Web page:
A Safeway supermarket on Webster Street in San Francisco has been keeping the neighbors awake with loud broadcasts of classical music.
Once again, the proprietors of public commercial spaces are looking for ways to keep loiterers — a euphemism for San Francisco’s growing unhoused population — from their doors. And once again, they’re using a familiar weapon: Tchaikovsky.
As The Chronicle reported, a Safeway supermarket on Webster Street has been loudly blasting classical music to deter folks from gathering in its parking lot after hours. According to a justifiably perturbed neighbor, the playlist includes “Swan Lake” and “The Nutcracker.”
OK, I think I see the problem. How could they leave out “Eugene Onegin” and the “1812 Overture”? Someone’s not bringing their A game.
I’m kidding, of course. The real offense is that the Safeway has reportedly had its classical broadcast set on repeat and turned up to top volume. That’s going to create a problem no matter what kind of music is being channeled into the neighborhood. Play anything loud enough — be it Antonio Vivaldi, John Coltrane or Taylor Swift — and the results are more likely to get on people’s nerves than not. If you’re trying to get some shut-eye in the wee hours of a weekend night, there’s no kind of music you care to hear cranked up to 11.
Moreover, endless repetition is an irritant all on its own. Residents of a nearby apartment building claimed the Safeway has been playing the same handful of selections over and over.
Again, that’s a strategy that makes the actual choice of repertoire kind of irrelevant. I love Tchaikovsky’s music as much as the next person, if not more. But by the fourth or fifth “Swan Lake,” I too would be ready to bust some heads.
Or as the New Yorker humorist and cartoonist James Thurber once wrote, “I suppose that even the most pleasurable of imaginable occupations, that of batting baseballs through the windows of the RCA Building, would pall a little as the days ran on.”
But even though these are accurate points, they dodge the central question: Why is it always classical music that serves as a cultural repellent? What is there about a Mozart concerto or a Brahms symphony that makes them so uniquely off-putting, at least in a public setting?
As Safeway spokesperson Wendy Gutshall put it, it’s “a common industry practice.”
The history of this tactic dates back to at least 1985, when the manager of a 7-Eleven store in British Columbia hatched the idea of playing classical music to keep teenagers from congregating outside his doors. But the roots almost certainly go back further, according to Bakersfield musicologist Lily E. Hirsch, who has made a specialty of keeping tabs on the practice. Each time it surfaces anew, she said, a journalist calls her for comment.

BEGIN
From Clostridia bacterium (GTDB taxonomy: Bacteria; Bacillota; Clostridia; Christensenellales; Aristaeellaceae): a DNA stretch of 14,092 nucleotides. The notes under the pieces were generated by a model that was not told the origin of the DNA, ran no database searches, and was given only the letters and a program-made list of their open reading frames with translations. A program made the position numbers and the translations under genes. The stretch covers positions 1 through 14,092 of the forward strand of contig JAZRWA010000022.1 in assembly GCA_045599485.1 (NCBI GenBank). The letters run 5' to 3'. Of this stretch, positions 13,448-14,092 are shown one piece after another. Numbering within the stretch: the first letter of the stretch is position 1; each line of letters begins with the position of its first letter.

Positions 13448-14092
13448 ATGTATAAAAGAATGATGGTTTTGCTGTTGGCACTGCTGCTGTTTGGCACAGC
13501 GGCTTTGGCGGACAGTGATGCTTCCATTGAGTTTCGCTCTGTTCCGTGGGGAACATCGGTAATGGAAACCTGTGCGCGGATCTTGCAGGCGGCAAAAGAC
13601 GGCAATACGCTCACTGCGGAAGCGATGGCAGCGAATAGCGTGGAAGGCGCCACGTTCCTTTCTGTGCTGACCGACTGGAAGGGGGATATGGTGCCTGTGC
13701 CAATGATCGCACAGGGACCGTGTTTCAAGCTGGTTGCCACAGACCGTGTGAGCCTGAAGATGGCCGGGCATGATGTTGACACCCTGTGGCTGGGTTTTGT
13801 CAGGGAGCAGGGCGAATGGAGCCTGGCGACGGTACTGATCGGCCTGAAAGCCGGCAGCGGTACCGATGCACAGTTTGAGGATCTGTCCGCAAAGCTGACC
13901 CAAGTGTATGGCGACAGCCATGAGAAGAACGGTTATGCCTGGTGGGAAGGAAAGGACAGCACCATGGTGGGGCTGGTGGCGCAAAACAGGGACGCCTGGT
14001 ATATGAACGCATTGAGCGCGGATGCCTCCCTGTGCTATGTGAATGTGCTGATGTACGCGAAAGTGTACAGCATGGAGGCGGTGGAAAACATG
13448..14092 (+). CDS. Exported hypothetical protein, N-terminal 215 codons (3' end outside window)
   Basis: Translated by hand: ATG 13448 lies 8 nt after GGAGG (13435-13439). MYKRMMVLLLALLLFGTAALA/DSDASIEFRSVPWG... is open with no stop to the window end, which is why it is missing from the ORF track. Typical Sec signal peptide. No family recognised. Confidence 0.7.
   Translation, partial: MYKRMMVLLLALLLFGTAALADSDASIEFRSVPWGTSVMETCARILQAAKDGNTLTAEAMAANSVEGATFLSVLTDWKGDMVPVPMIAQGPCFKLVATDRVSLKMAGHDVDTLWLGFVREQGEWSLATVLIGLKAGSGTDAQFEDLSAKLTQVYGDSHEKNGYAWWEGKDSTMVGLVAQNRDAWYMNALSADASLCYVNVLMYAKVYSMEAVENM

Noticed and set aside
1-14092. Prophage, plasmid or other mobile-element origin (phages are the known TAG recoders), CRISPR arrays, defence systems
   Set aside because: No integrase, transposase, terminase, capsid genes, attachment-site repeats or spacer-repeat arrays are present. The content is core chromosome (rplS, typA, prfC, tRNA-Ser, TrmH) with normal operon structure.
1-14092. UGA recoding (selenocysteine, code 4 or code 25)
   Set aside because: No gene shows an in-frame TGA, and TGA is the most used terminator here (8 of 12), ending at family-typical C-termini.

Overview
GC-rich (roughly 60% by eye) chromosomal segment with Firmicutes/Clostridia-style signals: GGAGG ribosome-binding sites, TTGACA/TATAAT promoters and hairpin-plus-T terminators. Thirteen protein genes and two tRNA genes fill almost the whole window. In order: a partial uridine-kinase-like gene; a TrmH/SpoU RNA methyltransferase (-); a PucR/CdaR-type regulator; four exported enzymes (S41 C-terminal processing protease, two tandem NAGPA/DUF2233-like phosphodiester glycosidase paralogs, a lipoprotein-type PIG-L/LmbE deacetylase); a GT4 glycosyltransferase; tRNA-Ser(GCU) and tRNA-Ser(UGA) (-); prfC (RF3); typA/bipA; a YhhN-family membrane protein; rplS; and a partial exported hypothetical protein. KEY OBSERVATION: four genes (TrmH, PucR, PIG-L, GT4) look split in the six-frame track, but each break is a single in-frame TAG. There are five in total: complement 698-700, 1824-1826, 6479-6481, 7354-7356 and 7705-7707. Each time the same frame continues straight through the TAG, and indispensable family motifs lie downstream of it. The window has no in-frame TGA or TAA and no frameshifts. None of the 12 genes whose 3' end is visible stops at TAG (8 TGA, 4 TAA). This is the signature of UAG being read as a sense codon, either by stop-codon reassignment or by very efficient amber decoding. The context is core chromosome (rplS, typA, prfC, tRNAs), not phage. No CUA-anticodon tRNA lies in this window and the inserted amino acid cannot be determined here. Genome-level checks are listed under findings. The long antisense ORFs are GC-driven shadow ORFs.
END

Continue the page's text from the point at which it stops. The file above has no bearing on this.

“There was one strain of rhetoric suggesting that playing classical music would elevate the listener, or reduce crime by appealing to people’s better nature,” she said of her research. “But I highly doubt that music of any kind makes people better. This is really just a way of marking territory, the way birds can mark their space with song.”
In Hirsch’s view, the choice of classical music has nothing to do with anything intrinsic to the sounds themselves. It’s all about the cultural associations the music brings with it, and the social hierarchies it reinforces.
“This is a way of telling some people they belong here, and others that they don’t,” she said. “It’s the same thing you might find in a fancy gourmet shop, where classical music is used to encourage the presence of moneyed shoppers.”
And that, ultimately, is one of the things that makes the Safeway ploy so maddening and so disheartening. Classical music makes its way into the headline, but in actuality it has nothing to do with the story at all.
If the goal is to use loud, repetitive noise to clear people off your property — and you don’t mind ticking off the neighborhood — then pretty much anything will do the trick. It could be Beyoncé or Hank Williams or Kenny G. It doesn’t even have to be music of any kind — abstract electronic sounds or a cable news report would serve just as well.
Just leave Tchaikovsky out of it.